A most enjoyable and entertaining audiobook, ‘No Quarter: Dominium: The Complete Series’ has been awarded a Gold Acorn.

Find your copy hereh.



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Book Review: ‘Curtain Call’ by CH Clepitt

Whether you choose the novella or the audiobook, ‘Curtain Call’ is an excellent choice of book.

‘Curtain Call’ is a touching and poignant story of a young woman named Jen finding her way in her first real theatre job, in the drama that unfolds backstage between theatre staff and performers. It is quite uniquely styled and very engaging in its humour, but also provides well-constructed moments of pathos that really move the reader and involve them more deeply in the story. 

Any keen reader of Clepitt’s work knows that it is wise to expect the unexpected. The plot of ‘Curtain Call’ is original and the cast of characters are all remarkably quirky and incredibly normal at the same time, yet the story is highly relatable to anyone who has experienced the crushing anxiety of not knowing what to do in a new job or wishing they knew exactly where they stood in their relationships. The overall effect is one of the reader feeling as though they have made a new group of friends that they might easily bump into tomorrow while picking up a coffee in town.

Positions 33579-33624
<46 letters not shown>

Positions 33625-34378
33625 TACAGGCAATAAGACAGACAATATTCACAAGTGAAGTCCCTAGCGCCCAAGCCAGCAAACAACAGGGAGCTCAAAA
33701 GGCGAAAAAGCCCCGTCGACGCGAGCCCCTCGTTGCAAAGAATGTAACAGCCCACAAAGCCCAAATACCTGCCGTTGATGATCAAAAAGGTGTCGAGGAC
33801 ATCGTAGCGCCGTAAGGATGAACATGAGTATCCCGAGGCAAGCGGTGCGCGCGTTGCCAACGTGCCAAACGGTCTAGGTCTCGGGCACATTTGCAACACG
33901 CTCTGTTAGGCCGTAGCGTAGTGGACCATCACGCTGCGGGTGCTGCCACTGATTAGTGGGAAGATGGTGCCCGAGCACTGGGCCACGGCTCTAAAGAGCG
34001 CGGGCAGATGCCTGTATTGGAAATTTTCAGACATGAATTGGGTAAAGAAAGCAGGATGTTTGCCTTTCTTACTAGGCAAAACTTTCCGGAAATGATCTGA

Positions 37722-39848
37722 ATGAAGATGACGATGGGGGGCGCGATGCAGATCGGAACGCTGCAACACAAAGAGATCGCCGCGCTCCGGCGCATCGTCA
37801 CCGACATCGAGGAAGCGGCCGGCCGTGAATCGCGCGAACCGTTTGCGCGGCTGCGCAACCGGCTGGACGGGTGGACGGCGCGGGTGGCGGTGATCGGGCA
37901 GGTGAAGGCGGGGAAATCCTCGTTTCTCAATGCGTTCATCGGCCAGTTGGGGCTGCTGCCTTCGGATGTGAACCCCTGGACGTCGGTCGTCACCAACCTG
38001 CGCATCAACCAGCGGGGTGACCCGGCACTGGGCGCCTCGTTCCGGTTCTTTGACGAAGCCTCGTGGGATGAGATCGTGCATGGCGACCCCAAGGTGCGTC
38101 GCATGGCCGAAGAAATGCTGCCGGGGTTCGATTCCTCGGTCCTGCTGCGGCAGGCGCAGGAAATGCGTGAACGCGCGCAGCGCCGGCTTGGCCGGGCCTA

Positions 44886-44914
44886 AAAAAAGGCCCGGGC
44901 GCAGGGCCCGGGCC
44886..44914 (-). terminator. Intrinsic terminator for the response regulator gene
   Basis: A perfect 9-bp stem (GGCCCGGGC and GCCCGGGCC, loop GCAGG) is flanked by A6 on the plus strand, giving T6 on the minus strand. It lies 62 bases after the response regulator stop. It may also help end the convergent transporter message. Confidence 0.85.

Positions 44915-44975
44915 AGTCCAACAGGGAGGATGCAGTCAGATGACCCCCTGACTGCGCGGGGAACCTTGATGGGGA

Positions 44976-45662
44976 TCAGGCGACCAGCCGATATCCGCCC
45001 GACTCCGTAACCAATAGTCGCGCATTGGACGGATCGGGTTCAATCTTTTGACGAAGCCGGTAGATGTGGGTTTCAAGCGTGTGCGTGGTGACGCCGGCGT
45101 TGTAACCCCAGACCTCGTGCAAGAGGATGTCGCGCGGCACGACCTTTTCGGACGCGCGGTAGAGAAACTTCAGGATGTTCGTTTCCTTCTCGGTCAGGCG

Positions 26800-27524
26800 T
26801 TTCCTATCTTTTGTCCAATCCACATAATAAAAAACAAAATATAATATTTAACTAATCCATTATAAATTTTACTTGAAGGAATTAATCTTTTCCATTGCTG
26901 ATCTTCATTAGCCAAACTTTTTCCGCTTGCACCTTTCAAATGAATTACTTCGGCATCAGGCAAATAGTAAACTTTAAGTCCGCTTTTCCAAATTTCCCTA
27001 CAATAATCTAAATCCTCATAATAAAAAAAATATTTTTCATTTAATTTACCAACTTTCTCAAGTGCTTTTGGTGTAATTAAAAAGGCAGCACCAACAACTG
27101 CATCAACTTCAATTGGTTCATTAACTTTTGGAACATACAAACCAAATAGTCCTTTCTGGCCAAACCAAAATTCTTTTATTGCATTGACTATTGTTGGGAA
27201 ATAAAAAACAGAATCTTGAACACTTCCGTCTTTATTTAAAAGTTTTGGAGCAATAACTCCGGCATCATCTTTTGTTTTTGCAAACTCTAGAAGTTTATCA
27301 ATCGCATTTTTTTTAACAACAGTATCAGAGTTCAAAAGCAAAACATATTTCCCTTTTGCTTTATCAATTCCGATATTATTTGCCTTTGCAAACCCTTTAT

The audiobook runs for 3 hours and 15 minutes. The narration is clear and enjoyable, with good use of voice and characterisation to bring the characters and the story alive. The narrator’s voice is pleasant and easy to listen to, so the whole listening experience was a pleasure.

The ‘Curtain Call’ audiobook and novella have both been awarded a Gold Acorn. 

Find yours here

Book Review: ‘Sparky’ by Millie Slavidou

A delightful story for children about acceptance and friendship.